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|Title:||Limitations of the Application of the Horwitz Equation|
|Authors:||LINSINGER THOMAS; JOSEPHS Ralf|
|Citation:||TRENDS IN ANALYTICAL CHEMISTRY vol. 25 no. 11 p. 1125-1130|
|Publisher:||ELSEVIER SCIENCE LONDON|
|Type:||Articles in Journals|
|Abstract:||The basic assumptions of the Horwitz equation are revisited using the example of mycotoxin assays. Prediction intervals from the Horwitz equation often span one order of magnitude and including this variation in the calculation of the Horrat values would lead to a range of values including those exceeding 2, which is often used as criterion to assess interlaboratory comparisons, questioning the suitability of the Horrat value for this purpose. In addition, available analytical data shows significant improvement in reliability over time, which casts serious doubts on the applicability of the Horwitz equation for current analytical methods. The use of the Horwitz equation in the analytical laboratory is discussed, and it is concluded that it is not suitable for estimating uncertainties as required by ISO 17025. The Horwitz equation can be a valuable summary of historical data of analytical performance. However, it should not be used as a performance criterion due to: the shortcomings of the basic model, the uncertainty in the values determined using the equation, and its incompatibility with accepted methods for the determination of measurement uncertainty as required by ISO 17025. Instead of using the Horwitz equation, a proper identification of all components of uncertainty of measurement and reasonable estimation as stipulated by the “Guide to the Expression of Uncertainty in Measurements” (GUM) is recommended.|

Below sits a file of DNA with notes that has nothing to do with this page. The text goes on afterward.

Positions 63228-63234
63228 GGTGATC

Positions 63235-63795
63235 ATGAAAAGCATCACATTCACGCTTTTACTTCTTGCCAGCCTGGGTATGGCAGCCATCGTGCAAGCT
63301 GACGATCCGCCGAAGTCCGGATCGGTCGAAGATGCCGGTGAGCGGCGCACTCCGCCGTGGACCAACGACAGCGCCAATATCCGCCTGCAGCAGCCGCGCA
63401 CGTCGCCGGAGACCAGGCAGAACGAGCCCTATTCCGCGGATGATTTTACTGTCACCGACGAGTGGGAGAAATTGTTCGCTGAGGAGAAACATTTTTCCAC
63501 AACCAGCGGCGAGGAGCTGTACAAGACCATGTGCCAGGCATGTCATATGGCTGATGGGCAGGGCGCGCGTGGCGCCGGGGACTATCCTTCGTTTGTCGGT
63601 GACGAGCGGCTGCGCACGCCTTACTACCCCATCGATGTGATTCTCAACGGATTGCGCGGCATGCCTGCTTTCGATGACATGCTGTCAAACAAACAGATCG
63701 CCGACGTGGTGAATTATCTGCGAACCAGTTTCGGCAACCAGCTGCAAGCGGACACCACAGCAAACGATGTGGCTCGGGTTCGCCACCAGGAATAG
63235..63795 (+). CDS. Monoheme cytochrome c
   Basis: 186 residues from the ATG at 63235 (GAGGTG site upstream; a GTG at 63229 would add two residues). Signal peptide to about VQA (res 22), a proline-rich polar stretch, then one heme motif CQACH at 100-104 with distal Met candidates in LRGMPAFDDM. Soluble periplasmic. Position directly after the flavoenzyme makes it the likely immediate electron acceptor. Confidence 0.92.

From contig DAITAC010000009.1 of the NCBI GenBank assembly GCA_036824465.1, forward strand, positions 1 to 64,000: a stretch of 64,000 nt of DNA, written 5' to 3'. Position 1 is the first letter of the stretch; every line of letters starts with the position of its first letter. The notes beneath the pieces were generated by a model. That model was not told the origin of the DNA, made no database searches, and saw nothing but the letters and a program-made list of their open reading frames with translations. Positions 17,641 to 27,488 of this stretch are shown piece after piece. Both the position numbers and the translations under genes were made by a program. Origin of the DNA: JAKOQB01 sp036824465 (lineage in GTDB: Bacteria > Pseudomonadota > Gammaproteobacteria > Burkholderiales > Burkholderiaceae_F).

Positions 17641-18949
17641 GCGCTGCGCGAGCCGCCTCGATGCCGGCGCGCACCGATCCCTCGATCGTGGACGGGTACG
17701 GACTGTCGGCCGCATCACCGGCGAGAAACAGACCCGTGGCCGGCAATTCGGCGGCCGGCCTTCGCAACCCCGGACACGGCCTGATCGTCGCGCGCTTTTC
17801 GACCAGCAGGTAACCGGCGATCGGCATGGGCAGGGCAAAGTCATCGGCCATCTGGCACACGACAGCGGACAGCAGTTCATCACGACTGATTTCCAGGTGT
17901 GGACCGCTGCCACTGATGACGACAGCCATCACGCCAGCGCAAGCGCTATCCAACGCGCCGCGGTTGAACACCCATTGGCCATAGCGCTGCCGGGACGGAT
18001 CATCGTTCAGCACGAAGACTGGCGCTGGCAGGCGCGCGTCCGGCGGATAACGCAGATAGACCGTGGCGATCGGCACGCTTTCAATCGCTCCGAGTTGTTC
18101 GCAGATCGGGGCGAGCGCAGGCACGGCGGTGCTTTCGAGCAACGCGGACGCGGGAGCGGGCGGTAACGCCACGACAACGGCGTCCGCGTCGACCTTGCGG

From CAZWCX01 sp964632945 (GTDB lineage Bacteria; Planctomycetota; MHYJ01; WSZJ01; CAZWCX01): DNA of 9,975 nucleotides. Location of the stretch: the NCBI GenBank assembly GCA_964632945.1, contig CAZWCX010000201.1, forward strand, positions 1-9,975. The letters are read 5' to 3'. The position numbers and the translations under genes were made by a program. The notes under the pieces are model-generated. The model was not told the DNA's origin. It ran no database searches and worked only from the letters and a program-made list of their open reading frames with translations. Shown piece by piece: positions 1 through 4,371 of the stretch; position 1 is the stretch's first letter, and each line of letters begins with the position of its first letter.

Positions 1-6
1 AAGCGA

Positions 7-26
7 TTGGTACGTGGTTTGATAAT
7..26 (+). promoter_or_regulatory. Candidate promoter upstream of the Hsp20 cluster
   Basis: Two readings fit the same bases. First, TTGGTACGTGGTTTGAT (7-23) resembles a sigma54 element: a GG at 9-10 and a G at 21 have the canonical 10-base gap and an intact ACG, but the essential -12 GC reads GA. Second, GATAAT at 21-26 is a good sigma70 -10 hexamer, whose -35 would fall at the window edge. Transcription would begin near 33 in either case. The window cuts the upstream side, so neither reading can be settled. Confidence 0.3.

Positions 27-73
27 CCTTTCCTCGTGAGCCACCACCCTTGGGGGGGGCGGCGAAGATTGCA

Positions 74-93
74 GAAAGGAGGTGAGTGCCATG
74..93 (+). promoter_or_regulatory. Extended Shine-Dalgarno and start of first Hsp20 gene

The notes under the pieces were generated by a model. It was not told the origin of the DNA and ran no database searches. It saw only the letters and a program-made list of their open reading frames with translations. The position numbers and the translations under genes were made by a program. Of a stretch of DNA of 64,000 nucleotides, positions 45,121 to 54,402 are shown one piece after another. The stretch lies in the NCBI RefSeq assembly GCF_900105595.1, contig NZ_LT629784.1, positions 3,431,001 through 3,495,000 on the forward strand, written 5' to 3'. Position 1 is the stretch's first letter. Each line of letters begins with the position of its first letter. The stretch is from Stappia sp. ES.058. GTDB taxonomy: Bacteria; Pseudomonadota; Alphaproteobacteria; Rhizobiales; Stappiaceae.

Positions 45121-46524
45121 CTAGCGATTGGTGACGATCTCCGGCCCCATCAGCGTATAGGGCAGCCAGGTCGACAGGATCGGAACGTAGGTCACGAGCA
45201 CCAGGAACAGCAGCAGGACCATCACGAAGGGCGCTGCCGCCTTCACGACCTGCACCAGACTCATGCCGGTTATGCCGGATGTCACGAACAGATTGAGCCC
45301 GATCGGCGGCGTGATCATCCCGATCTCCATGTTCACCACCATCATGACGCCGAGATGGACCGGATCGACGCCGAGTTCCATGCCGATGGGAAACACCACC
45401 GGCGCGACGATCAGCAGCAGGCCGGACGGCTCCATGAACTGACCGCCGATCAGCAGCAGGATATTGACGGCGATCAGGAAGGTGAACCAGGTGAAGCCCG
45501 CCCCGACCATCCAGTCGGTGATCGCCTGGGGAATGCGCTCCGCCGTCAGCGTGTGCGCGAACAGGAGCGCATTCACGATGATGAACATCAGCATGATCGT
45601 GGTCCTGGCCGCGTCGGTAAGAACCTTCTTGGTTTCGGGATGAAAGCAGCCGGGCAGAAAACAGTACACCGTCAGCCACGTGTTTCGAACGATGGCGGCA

|JRC Institute:||Institute for Reference Materials and Measurements|
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